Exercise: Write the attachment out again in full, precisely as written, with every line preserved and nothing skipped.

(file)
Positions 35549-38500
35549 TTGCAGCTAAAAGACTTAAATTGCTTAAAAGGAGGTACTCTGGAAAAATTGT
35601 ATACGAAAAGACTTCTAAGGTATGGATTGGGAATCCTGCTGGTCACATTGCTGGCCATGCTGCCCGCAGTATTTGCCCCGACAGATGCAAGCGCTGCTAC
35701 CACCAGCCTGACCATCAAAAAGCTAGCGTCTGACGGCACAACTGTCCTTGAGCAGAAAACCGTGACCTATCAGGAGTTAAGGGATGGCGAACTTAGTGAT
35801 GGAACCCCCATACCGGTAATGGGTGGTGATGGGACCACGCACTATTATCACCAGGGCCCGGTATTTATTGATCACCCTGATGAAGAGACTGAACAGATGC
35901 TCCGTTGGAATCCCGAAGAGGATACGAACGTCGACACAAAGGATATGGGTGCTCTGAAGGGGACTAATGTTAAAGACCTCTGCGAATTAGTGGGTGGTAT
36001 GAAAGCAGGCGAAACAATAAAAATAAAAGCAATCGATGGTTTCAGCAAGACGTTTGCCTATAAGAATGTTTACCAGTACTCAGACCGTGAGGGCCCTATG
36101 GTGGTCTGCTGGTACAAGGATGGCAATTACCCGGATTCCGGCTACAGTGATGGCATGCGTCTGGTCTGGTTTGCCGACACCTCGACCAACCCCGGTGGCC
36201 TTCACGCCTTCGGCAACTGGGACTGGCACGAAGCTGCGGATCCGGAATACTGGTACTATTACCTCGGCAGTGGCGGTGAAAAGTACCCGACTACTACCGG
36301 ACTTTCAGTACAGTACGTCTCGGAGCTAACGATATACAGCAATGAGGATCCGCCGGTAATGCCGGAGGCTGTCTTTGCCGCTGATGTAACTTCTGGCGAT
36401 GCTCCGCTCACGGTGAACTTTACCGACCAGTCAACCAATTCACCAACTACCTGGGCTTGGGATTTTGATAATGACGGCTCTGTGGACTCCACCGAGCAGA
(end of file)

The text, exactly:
Positions 35549-38500
35549 TTGCAGCTAAAAGACTTAAATTGCTTAAAAGGAGGTACTCTGGAAAAATTGT
35601 ATACGAAAAGACTTCTAAGGTATGGATTGGGAATCCTGCTGGTCACATTGCTGGCCATGCTGCCCGCAGTATTTGCCCCGACAGATGCAAGCGCTGCTAC
35701 CACCAGCCTGACCATCAAAAAGCTAGCGTCTGACGGCACAACTGTCCTTGAGCAGAAAACCGTGACCTATCAGGAGTTAAGGGATGGCGAACTTAGTGAT
35801 GGAACCCCCATACCGGTAATGGGTGGTGATGGGACCACGCACTATTATCACCAGGGCCCGGTATTTATTGATCACCCTGATGAAGAGACTGAACAGATGC
35901 TCCGTTGGAATCCCGAAGAGGATACGAACGTCGACACAAAGGATATGGGTGCTCTGAAGGGGACTAATGTTAAAGACCTCTGCGAATTAGTGGGTGGTAT
36001 GAAAGCAGGCGAAACAATAAAAATAAAAGCAATCGATGGTTTCAGCAAGACGTTTGCCTATAAGAATGTTTACCAGTACTCAGACCGTGAGGGCCCTATG
36101 GTGGTCTGCTGGTACAAGGATGGCAATTACCCGGATTCCGGCTACAGTGATGGCATGCGTCTGGTCTGGTTTGCCGACACCTCGACCAACCCCGGTGGCC
36201 TTCACGCCTTCGGCAACTGGGACTGGCACGAAGCTGCGGATCCGGAATACTGGTACTATTACCTCGGCAGTGGCGGTGAAAAGTACCCGACTACTACCGG
36301 ACTTTCAGTACAGTACGTCTCGGAGCTAACGATATACAGCAATGAGGATCCGCCGGTAATGCCGGAGGCTGTCTTTGCCGCTGATGTAACTTCTGGCGAT
36401 GCTCCGCTCACGGTGAACTTTACCGACCAGTCAACCAATTCACCAACTACCTGGGCTTGGGATTTTGATAATGACGGCTCTGTGGACTCCACCGAGCAGA